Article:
making local government more ethical

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Disclosure

Robert Wechsler
Recently, the Connecticut Task Force on Municipal Ethics discussed a draft report. Neither in the report, nor in the discussion, is there anything about ethics training, the independence of ethics commissions, or financial disclosure. Advisory opinions were not included in the draft, but...
Robert Wechsler
Who is covered by an ethics code can be very important. In Baltimore, for instance, as I wrote in a recent blog entry, the city solicitor has interpreted the ethics code to require disclosure of gifts only from companies doing business with the city, not from their owners, officers, or employees.

I also wrote recently about jurisdiction over...
Robert Wechsler
Update below:
The controversy in Baltimore over the mayor's acceptance of gifts from a developer whose companies have received a great deal of funding from the city appears now to be focused on whether or not the mayor was required to disclose these gifts, since the developer did not personally do business with the city.

According to an article in...
Robert Wechsler
The word is out:  if local government officials don't want to file financial disclosure statements, all they have to do is resign en masse and whoever wrote the ethics code will not only rewrite it, but will say all sorts of warm, wonderful things about them.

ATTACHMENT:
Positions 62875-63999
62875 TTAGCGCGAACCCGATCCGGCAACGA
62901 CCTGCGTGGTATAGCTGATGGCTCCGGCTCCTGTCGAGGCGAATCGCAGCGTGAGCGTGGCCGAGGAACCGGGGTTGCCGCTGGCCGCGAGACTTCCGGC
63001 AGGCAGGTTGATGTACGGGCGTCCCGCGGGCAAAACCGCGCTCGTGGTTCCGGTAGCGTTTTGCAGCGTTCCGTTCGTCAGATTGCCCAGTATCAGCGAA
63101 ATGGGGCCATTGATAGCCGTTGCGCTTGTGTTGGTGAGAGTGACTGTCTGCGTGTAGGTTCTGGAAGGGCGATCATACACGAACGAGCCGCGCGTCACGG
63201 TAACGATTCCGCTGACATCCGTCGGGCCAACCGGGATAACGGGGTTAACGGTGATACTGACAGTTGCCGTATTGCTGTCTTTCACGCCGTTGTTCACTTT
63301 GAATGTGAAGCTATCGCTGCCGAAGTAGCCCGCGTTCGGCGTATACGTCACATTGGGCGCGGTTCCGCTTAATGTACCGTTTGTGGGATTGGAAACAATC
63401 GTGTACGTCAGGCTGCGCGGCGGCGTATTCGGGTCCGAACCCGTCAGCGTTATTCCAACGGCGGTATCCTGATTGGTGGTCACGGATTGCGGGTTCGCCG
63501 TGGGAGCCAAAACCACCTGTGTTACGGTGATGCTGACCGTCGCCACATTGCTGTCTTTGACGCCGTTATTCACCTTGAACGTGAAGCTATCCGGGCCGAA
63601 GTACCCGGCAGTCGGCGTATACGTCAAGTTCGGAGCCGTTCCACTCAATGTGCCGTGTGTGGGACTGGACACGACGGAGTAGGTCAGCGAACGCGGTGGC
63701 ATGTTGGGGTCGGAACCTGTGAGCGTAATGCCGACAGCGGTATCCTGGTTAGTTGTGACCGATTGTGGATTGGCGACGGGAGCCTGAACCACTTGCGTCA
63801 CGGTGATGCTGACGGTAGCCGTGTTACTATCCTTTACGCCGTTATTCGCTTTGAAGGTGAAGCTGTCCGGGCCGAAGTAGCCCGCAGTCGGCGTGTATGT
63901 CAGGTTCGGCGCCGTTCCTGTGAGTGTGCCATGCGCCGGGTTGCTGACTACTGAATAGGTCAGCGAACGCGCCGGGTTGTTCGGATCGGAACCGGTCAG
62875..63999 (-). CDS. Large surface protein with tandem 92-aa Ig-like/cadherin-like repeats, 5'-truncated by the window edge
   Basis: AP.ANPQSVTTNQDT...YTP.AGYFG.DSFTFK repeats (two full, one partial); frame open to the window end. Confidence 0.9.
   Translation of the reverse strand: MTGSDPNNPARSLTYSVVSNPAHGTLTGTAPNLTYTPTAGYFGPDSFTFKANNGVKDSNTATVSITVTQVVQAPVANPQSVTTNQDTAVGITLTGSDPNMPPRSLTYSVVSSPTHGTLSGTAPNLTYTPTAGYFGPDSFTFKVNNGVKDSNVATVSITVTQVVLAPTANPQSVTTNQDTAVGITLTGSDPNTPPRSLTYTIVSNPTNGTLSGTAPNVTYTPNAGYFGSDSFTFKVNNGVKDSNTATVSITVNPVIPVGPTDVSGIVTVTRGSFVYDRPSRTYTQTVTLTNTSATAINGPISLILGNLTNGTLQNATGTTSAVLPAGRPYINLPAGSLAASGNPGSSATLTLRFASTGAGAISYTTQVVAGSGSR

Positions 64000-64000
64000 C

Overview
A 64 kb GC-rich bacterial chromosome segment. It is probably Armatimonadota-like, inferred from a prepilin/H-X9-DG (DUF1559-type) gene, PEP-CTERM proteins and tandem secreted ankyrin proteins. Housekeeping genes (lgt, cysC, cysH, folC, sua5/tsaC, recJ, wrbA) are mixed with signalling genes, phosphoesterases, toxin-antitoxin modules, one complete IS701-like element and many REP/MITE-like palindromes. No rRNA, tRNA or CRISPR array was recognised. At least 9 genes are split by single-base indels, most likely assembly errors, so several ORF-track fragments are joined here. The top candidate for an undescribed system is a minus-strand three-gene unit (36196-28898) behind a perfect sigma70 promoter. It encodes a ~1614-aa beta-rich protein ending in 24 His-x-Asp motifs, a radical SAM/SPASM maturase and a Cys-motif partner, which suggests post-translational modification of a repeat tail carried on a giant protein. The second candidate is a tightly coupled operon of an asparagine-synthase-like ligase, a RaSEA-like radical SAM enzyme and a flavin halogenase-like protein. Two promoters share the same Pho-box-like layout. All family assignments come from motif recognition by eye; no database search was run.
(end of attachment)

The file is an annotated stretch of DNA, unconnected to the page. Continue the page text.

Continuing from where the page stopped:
This is the conclusion that comes from yesterday's passage of ...
Robert Wechsler
One of the biggest problems people have with government ethics is acknowledging the difference between ethics enforcement and ethics practice. Ethics enforcement is legal. You cannot enforce rules that are not in the law. But when it comes to ethics practice, the law represents only the minimum requirement. The law is what you have to do, but an official can be more ethical, more open, more responsible than what is required. Officials have fiduciary duties that go far beyond the...
Robert Wechsler
According to an article yesterday in the New Orleans Times-Picayune, there's a battle going on in New Orleans, but this time it involves a flood of public documents, as well as a trickle of financial disclosure forms. The battle is between the mayor and the city council, on one side, and a civil rights organization called the...

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